Cigarette beetles commonly impact locals. We understand that pantry pests better than anyone. When they invade your home, they’re going to lead to major issues. These pantry pests like consuming loose tobacco products. They’ll also devour your cereal, pet food, candy, and nuts. They’re an eighth of an inch and have a hump on their backs.
Remember that the pantry pest infestation has nothing to do with you. Even if you cleaned your home thoroughly every hour, you may get pantry pests. In all likelihood, you accidentally brought these pests home with you. It happens. Many products at grocery stores have pantry pests. If you buy a box of food, you might bring the pantry pests home with you. Most people won’t realize that they have an infestation until small moths show up in their kitchens.
The good news is that pantry pests are not dangerous. It might sound disgusting, but you can eat pantry pests and pantry pest eggs without getting ill. Another good thing to remember is that these pests aren’t going to bite, scratch, or transmit illnesses. They also won’t destroy your home. The biggest issue is that they’ll destroy your food products. If you have to keep replacing your food, it will become expensive soon enough.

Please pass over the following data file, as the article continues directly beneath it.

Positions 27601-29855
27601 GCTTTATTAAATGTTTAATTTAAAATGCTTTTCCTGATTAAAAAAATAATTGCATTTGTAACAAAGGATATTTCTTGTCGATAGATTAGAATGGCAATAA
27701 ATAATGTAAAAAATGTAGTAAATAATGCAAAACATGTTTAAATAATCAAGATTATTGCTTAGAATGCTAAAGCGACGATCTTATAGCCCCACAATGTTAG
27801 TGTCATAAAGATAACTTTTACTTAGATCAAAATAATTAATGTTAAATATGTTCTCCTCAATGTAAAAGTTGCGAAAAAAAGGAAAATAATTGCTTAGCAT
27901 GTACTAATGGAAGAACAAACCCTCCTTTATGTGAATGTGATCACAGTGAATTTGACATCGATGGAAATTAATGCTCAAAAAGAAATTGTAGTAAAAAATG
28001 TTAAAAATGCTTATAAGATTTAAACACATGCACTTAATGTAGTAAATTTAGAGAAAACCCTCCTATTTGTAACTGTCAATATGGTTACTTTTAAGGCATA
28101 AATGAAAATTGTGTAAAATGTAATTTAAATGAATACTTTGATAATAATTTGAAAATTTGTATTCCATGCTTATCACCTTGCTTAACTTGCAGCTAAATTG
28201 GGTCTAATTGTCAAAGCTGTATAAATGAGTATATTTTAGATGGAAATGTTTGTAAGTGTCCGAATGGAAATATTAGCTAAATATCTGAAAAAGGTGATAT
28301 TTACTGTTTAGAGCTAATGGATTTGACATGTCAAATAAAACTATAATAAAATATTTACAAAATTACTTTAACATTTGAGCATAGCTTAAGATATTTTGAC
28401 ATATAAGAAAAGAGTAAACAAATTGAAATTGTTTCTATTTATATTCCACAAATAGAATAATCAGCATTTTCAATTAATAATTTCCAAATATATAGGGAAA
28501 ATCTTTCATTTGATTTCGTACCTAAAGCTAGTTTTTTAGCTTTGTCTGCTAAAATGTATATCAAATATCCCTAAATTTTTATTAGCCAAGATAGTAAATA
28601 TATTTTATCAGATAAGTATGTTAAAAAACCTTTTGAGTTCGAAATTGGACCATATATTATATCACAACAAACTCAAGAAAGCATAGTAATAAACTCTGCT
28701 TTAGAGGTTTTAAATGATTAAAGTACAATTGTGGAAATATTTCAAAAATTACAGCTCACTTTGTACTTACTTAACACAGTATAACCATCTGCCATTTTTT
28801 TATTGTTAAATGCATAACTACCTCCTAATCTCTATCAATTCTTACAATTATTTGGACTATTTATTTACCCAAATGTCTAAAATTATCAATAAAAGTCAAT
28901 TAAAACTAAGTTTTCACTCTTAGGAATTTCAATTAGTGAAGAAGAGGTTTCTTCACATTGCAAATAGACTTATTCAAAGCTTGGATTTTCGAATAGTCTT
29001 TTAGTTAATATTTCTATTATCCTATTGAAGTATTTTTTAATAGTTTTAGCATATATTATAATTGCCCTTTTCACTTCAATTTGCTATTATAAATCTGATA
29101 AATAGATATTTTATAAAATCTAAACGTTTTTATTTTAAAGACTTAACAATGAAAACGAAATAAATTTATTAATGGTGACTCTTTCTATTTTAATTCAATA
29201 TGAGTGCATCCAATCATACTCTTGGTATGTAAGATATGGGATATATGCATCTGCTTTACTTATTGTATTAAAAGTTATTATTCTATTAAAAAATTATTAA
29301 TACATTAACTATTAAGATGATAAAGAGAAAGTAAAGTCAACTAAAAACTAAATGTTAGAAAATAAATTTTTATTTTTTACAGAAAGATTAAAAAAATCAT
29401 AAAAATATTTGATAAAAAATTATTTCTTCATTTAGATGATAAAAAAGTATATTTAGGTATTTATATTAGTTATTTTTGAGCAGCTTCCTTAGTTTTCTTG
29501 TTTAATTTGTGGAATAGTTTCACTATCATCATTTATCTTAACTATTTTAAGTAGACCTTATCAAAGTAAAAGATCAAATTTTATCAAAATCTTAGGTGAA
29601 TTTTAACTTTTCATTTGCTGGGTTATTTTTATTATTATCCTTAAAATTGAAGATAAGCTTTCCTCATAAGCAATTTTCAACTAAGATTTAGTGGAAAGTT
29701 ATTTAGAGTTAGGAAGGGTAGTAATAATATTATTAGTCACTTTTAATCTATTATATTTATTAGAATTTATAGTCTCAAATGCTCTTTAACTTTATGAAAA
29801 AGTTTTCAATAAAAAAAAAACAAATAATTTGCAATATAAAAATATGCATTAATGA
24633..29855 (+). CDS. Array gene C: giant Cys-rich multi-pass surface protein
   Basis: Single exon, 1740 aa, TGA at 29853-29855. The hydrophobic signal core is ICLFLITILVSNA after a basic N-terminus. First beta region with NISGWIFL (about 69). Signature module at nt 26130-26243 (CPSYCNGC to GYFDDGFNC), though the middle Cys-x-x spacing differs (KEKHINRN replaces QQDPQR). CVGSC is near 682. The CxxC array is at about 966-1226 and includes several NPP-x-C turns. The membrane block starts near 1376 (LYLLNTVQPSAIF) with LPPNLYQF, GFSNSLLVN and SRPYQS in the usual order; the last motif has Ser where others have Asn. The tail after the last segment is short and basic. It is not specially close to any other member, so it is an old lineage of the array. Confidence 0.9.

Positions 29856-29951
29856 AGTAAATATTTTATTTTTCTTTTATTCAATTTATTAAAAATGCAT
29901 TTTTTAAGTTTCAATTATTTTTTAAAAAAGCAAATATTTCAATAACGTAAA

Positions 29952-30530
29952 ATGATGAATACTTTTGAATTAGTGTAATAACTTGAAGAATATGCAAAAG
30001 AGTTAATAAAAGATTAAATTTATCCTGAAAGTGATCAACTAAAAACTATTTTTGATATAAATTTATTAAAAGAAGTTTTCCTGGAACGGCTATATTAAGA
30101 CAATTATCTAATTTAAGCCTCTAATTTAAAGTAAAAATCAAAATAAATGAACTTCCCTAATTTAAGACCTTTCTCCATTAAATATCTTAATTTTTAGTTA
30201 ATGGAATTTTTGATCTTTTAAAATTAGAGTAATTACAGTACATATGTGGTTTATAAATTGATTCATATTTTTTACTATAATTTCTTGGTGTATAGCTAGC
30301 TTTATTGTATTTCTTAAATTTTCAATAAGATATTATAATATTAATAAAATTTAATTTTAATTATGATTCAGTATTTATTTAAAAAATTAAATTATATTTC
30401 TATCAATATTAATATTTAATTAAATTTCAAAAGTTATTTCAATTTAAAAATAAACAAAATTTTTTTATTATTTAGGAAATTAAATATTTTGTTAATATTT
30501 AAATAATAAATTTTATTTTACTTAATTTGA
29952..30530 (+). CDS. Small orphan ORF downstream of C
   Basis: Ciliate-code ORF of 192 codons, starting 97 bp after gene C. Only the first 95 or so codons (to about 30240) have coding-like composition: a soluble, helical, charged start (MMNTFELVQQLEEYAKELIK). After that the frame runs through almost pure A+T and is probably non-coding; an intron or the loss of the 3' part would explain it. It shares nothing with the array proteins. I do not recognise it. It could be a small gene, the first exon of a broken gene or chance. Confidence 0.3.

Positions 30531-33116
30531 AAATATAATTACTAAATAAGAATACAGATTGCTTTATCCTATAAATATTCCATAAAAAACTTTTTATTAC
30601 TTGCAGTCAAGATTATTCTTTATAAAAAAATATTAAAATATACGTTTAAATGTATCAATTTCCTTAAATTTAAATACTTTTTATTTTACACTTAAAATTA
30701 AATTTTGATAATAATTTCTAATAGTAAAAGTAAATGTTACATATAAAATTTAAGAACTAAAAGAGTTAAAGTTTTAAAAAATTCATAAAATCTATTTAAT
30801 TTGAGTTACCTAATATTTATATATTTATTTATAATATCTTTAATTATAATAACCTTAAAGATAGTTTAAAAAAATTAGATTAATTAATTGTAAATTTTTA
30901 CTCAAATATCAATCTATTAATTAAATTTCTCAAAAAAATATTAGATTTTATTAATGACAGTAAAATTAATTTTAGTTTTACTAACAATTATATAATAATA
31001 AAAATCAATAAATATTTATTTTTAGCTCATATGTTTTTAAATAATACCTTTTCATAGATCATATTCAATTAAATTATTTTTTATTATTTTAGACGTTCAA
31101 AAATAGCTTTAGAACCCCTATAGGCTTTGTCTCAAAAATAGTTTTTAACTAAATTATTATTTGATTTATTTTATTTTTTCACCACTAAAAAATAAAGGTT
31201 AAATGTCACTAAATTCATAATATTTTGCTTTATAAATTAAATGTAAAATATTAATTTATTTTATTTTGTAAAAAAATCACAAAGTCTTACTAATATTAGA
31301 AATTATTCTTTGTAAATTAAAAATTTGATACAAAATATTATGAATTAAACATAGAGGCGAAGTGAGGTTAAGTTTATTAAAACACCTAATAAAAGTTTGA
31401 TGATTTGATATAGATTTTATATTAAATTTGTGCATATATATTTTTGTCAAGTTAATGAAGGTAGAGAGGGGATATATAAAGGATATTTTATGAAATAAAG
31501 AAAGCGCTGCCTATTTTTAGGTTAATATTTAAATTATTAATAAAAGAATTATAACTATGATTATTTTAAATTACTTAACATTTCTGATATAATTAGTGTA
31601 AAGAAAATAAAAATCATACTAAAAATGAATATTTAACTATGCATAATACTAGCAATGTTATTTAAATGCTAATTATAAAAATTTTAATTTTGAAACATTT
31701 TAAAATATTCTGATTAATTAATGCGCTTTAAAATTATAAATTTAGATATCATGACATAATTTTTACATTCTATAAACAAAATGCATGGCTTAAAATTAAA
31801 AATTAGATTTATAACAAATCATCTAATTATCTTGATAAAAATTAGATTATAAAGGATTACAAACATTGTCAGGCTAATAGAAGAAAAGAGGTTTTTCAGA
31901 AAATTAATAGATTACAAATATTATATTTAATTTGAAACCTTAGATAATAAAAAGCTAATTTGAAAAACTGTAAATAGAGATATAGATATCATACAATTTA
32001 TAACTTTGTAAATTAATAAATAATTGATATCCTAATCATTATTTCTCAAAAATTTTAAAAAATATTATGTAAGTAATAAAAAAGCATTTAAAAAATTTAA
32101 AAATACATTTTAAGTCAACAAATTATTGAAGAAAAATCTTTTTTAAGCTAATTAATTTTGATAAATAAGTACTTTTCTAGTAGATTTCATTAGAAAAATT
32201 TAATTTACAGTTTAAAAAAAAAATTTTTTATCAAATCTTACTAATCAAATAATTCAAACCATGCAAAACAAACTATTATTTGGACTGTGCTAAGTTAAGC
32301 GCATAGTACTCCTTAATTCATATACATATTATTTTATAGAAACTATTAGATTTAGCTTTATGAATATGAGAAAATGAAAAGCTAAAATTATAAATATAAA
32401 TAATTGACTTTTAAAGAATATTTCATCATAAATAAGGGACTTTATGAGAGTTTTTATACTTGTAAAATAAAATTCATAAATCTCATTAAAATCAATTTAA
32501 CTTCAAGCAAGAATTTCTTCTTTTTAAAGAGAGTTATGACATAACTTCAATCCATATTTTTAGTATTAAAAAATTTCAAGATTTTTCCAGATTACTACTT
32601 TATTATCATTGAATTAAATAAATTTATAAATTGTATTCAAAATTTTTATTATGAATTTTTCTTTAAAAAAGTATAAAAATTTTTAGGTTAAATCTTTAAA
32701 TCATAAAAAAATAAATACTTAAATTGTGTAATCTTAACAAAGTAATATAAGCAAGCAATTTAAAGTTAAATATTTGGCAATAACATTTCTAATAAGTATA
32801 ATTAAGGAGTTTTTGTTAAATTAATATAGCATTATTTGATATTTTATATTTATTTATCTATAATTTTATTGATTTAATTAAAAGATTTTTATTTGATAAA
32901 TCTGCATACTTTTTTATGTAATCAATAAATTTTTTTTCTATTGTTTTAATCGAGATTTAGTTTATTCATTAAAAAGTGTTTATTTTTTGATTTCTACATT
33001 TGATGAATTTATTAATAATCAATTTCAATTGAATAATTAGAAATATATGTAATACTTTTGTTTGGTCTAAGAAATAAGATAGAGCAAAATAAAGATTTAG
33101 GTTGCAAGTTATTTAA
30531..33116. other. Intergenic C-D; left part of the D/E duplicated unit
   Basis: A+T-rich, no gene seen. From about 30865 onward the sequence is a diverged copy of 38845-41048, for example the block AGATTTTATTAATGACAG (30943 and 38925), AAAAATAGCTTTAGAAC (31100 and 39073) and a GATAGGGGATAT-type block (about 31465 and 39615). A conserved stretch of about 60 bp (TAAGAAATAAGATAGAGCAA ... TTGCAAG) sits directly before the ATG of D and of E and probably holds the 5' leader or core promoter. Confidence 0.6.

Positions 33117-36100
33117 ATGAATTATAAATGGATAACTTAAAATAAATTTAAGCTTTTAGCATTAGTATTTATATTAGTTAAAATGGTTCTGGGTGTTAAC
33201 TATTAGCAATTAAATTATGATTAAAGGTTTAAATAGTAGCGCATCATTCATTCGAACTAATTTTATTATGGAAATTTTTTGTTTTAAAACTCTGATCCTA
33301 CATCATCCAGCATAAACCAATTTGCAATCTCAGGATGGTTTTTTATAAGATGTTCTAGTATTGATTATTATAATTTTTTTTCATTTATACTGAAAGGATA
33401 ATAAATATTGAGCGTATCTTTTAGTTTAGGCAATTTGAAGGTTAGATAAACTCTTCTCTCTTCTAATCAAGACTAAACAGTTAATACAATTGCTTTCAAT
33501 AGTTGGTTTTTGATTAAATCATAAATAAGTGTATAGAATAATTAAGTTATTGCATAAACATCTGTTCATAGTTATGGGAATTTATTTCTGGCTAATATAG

It is wise to find ways to prevent future infestations. If you can keep these pests out of your home, you can avoid future problems. You can also avoid hiring a professional exterminator. Unfortunately, it isn’t that easy. There is always a risk that you’re going to buy a box of food that has Indian meal moth larvae. It happens. Regardless, you should try using the tips below to keep these pests out.
- Begin storing your food products in durable, sealed containers. Don’t use weak materials because pantry pest larvae can easily chew through cardboard and paper. Make sure the lid is sealed securely.
- Try cleaning your pantries once or twice a week. Get rid of crumbs so these pests can’t find anything to eat in your home.
- When purchasing new food, put it in a clean container. Don’t combine your new food with old food. If you do this, you’re likely going to contaminate both products.